Grand jury vs preliminary hearing: Bryan Kohberger's indictment in Idaho murders explained

Grand jury vs preliminary hearing: Bryan Kohberger's indictment in Idaho murders explained
Bryan Kohberger faces four counts of first-degree murder and felony burglary for his alleged involvement in the murders (Ted S Warren - Pool/Getty Images)

MOSCOW, IDAHO: Idaho murders suspect Bryan Kohberger has been indicted by a grand jury. The 28-year-old is accused of fatally stabbing University of Idaho students Ethan Chapin, 20, Kaylee Goncalves, 21, Madison Mogen, 21, Xana Kernodle, 20, in their off-campus three-story rented home on November 13, 2022. He was arrested in Albrightsville, Pennsylvania, on December 30, 2022.

Kohberger was extradited to Idaho and is being held in the Latah County Jail without bond, at present. He has yet to enter a plea. The indictment will allow prosecutors to bypass a week-long preliminary hearing that was originally scheduled to begin on June 26. 


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What is the difference between preliminary hearing and grand jury?

A preliminary hearing determines whether probable cause exists that a crime occurred and whether the suspect committed the crime, based on evidence presented by the prosecutor. If it is established, the suspect is formally charged with the crime. Following the process, the case moves on to the criminal trial phase.


According to the website of Jimm Courtney Law, a preliminary hearing "is a hearing done before a case is indicted by the prosecutor (solicitor). It is also conducted before the case is presented to the grand jury. The preliminary hearing must be requested by the defendant, but even if one is requested, the solicitor could indict the case before the hearing is held. If this happens, no preliminary hearing is allowed, since it must be done before the case is indicted. It is a hearing that is presided over by a magistrate, who judges the case on the facts presented to decide only if there is enough probable cause to continue with the case. If the judge decides there is not enough probable cause, the judge can dismiss the case. However, the solicitor can still override the magistrate and indict the case anyway. The solicitor may also go along with the magistrate, and allow the case to be dismissed. (This may be a signal to the police to do more investigation, or to change policy in how they gathered their evidence)"


A grand jury is another way that a person can be formally charged with a crime. A grand jury does not happen in open court, and it is possible that the person accused of the crime is not even aware that the case is being made until after the grand jury has taken place. 16 people from the general public comprise a grand jury. They listen to the prosecutor present evidence about a crime that was potentially committed. After the case is presented by the prosecutor, the grand jury deliberates in secret and decides if there is probable cause for formal charges.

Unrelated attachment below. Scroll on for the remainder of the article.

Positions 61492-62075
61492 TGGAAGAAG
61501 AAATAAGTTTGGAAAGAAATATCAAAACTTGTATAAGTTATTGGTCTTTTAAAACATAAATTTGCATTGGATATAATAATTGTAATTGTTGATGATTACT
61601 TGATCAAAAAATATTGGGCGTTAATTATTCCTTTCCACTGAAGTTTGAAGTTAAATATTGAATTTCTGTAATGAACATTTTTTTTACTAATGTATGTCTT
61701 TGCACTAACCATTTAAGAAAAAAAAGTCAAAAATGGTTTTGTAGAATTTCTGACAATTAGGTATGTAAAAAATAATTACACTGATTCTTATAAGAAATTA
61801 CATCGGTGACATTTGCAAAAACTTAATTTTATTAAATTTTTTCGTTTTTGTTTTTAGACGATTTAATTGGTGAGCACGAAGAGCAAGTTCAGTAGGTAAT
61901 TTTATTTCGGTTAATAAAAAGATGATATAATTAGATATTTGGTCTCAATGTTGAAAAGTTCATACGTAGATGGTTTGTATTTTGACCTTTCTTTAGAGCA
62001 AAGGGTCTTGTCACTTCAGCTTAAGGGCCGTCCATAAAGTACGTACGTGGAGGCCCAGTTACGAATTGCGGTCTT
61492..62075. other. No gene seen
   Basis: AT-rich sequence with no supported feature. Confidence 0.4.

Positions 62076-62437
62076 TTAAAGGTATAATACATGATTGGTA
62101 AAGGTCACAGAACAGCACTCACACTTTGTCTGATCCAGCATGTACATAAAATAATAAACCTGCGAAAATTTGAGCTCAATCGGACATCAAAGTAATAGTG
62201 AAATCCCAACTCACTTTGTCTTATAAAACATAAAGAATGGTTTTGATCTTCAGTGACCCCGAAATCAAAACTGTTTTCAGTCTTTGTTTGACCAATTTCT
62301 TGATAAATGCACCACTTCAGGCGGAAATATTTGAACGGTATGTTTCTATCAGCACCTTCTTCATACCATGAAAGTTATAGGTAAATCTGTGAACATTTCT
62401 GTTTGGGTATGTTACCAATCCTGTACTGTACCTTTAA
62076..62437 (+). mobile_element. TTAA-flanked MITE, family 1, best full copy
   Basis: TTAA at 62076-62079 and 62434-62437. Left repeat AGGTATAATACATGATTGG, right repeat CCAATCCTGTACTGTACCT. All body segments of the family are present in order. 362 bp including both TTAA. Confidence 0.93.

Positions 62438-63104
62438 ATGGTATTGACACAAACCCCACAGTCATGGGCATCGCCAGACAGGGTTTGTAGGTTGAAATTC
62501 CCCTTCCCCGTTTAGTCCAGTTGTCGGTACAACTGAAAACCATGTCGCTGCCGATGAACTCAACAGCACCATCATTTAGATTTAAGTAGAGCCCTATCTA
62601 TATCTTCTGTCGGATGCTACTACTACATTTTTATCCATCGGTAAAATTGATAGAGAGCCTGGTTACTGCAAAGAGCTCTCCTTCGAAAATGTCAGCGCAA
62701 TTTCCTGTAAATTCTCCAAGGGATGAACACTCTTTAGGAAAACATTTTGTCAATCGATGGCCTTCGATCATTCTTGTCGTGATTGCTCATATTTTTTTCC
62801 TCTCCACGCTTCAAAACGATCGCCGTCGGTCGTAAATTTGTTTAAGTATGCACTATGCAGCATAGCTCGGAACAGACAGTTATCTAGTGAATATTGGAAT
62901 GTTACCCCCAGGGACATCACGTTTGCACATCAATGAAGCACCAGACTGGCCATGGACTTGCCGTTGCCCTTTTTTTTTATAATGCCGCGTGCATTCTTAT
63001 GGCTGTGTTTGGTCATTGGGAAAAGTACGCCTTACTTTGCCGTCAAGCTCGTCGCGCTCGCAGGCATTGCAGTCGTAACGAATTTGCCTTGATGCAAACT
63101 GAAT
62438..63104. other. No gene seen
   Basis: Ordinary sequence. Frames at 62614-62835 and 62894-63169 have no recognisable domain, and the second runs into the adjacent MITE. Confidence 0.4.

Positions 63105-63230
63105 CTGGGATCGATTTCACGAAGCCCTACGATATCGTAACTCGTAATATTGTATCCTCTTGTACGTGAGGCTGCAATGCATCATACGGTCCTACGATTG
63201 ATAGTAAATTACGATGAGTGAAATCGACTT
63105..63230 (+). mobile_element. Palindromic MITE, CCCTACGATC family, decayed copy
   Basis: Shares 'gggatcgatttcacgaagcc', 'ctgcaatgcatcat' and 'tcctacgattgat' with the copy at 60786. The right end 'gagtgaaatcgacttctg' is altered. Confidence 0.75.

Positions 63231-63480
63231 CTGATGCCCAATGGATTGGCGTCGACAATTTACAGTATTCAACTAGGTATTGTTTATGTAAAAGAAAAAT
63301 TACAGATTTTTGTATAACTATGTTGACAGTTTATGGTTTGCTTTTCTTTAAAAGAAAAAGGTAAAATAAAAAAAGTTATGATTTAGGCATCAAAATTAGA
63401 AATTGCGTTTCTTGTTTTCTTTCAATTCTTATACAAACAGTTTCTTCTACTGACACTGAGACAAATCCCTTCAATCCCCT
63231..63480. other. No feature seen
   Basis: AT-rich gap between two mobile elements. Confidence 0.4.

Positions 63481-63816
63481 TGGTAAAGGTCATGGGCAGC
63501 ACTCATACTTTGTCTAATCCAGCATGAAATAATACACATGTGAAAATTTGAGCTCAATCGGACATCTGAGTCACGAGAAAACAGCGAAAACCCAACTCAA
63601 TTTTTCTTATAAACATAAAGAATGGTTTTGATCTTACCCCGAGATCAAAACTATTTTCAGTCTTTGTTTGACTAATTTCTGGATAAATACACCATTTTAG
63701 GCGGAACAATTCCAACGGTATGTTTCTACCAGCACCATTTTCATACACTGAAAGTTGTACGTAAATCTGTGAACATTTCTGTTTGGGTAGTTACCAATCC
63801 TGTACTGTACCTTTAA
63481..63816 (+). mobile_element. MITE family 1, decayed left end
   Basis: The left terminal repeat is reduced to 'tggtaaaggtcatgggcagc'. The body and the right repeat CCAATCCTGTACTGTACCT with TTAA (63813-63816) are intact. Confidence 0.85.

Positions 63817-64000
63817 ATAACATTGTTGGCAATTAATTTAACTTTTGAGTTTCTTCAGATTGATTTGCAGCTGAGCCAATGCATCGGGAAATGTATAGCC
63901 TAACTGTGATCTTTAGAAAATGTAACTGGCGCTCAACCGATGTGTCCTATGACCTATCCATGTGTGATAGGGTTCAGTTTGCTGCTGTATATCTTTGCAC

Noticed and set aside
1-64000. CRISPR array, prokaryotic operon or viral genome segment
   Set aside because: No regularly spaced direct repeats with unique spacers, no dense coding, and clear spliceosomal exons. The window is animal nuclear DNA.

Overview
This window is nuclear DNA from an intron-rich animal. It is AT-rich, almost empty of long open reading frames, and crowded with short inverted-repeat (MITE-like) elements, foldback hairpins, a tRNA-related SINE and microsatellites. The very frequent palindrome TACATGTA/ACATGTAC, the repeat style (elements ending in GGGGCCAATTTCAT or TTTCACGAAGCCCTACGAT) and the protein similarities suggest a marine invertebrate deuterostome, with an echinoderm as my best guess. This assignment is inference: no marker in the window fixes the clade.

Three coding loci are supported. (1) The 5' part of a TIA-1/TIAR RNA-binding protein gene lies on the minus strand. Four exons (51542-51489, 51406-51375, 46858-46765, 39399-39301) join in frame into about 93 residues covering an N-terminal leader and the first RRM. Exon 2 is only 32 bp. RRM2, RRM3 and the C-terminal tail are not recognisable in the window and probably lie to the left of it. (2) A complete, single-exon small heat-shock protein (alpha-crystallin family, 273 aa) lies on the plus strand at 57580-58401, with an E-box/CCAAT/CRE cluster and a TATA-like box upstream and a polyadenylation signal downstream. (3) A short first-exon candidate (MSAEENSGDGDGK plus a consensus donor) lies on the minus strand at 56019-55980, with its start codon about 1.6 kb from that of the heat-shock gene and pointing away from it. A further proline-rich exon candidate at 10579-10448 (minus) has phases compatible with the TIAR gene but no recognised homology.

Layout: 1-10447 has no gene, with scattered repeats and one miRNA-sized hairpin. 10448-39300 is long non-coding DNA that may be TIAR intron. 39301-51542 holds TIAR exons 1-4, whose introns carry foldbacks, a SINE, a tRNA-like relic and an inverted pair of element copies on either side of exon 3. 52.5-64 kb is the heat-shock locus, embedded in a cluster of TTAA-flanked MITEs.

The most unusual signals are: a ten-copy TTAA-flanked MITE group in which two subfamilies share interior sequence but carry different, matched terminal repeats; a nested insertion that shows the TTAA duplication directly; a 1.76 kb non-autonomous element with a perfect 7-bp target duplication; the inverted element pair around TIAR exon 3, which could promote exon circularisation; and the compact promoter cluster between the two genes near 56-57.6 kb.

According to Jim Courtney Law, "A grand jury hearing is conducted by the grand jury, which is a panel of 18 people who meet once a month to go over the cases to be presented. They preside over all the cases presented, not just one case, as is the case in a criminal trial. They also decide whether there is enough probable cause to continue a case. If they decide there is enough evidence, they “true bill” the case, and if they decide there is not enough probable cause to continue, they “no bill” the case. Here, though, if the grand jury does not truly bill an indictment, the indictment is dismissed and if the prosecutor wants to continue with the case, he must do another indictment to be presented to the grand jury."


It adds, "The most important thing to remember about the two is that while a case may have both, a preliminary hearing and a grand jury hearing, only the grand jury hearing is mandatory, and once the grand jury hearing has been done, a preliminary (meaning “first”) hearing cannot be done."

Bryan Kohberger hires new lawyer

Meanwhile, it has been reported that Kohberger has hired a new attorney, Elisa G Massoth, who previously worked a case that appeared on 'America’s Most Wanted.' Massoth reportedly attended the same university as the four victims. She is certified to defend death penalty cases.


Kohberger faces four counts of first-degree murder and felony burglary for his alleged involvement in the murders of the four young students. 

Disclaimer : This is based on sources and we have been unable to verify this information independently.

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 Bryan Kohberger indictment: What is the difference between grand jury and preliminary hearing?